Has Title IX enforcement had an adverse effect on the number of participation opportunities at NCAA Division I institutions for male student athletes?
This study included a review of extant literature focused on the impact of Title IX enforcement on the participatory opportunities for male student athletes at NCAA Division I institutions. The study has focused on the demise of participatory opportunities for male student athletes at NCAA Division I institutions resulting from the proliferation of opportunities for females under the tenets of proportionality. Briefly, the argument against proportionality has as its basis an objection to being forced to hold down the number of men participants because of a lack of female participants. Even though an institution has x number of participatory opportunities funded and available for females it cannot count those opportunities in it proportionality equation unless there is a person occupying those particular positions (Lynch 2002). The cry of foul from the male side of the equation is that this particular tenet doesn't take into consideration the level of interest of the female athletes relative to being able to fill the positions available forcing institutions to hold down male participation until adequate numbers of women can be acquired to equalize the numbers. Those institutions in an effort to expedite the effort simply discontinue men's programs to bring their programs into compliance. This study has examined the trends relative to participation by men versus women since the passage of Title IX up to 1991 and the effects since the declaration of proportionality as the only safe haven in 1992. The research yielded the following findings: there was a statistical difference at the .05 level or better in the participation levels for men versus women between 1981–91 and 1992–2002 at NCAA Division I institutions. Further, this trend was prevalent throughout four year institutions. There was also a significant statistical difference at the .05 level or better in programs lost to men versus women at NCAA Division I institutions since 1992. This statistical difference is even more compelling when all four-year institutions are included. There was no significant difference at the .05 level or better in the number of programs instituted for men versus men versus women between 1981–1991 and 1992–2001. This was consistent with the findings associated with all four years institution during that same period. (Abstract shortened by UMI.)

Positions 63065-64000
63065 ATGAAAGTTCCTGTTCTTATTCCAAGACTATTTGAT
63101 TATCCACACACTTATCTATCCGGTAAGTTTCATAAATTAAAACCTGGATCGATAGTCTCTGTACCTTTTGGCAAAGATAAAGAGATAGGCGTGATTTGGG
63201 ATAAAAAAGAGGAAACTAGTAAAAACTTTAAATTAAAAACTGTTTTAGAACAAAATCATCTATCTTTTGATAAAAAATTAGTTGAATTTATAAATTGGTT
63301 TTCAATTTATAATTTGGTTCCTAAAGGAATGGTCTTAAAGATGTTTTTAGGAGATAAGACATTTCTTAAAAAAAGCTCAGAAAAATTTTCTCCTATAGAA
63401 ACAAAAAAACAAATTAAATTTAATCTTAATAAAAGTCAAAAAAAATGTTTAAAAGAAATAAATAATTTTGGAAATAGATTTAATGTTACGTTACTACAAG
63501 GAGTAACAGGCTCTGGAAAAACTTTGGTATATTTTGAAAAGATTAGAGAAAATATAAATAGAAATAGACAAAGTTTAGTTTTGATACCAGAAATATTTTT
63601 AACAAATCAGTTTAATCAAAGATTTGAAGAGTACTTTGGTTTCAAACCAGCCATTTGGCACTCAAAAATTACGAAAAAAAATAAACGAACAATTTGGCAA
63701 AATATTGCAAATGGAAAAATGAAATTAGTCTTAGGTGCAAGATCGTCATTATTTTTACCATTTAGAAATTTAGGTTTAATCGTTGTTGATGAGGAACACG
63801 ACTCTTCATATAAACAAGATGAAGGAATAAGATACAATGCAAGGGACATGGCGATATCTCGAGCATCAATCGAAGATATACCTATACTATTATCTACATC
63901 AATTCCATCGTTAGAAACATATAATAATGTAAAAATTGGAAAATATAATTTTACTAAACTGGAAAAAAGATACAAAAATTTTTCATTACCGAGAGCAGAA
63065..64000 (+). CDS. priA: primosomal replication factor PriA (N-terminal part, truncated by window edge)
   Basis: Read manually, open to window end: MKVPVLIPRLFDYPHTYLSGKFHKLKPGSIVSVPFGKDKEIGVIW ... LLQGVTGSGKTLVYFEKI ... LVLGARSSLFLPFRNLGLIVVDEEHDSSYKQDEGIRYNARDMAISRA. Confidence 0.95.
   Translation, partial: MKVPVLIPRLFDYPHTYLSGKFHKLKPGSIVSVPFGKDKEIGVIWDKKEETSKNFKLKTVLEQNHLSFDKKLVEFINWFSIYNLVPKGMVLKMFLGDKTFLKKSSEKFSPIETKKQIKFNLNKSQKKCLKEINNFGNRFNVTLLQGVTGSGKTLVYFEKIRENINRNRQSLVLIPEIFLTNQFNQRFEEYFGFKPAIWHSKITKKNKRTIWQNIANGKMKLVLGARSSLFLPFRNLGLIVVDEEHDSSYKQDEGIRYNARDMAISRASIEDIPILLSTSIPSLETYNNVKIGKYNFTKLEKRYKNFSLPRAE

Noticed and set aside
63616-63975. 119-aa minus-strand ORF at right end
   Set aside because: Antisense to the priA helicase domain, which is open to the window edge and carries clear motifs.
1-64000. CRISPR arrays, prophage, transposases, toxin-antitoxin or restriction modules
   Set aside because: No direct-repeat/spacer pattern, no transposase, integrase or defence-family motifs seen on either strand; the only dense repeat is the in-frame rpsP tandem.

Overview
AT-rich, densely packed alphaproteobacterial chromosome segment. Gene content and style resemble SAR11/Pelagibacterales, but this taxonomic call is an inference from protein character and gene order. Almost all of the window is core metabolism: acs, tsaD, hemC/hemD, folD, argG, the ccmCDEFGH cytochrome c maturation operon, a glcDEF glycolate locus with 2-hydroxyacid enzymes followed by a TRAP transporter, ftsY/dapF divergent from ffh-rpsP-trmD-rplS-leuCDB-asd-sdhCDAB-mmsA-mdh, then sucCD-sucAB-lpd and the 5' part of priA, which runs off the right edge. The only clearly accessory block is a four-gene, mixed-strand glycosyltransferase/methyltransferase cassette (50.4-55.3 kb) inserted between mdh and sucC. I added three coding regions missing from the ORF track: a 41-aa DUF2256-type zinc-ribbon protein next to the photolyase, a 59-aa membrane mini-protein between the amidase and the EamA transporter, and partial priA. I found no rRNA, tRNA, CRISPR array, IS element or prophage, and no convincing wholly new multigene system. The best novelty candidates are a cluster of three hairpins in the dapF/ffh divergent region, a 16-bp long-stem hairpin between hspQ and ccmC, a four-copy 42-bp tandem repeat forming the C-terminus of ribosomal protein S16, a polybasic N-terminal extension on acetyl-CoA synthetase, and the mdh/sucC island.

School administration|Physical education|Recreation
William K Head,
"Has Title IX enforcement had an adverse effect on the number of participation opportunities at NCAA Division I institutions for male student athletes?"
ETD Collection for Tennessee State University.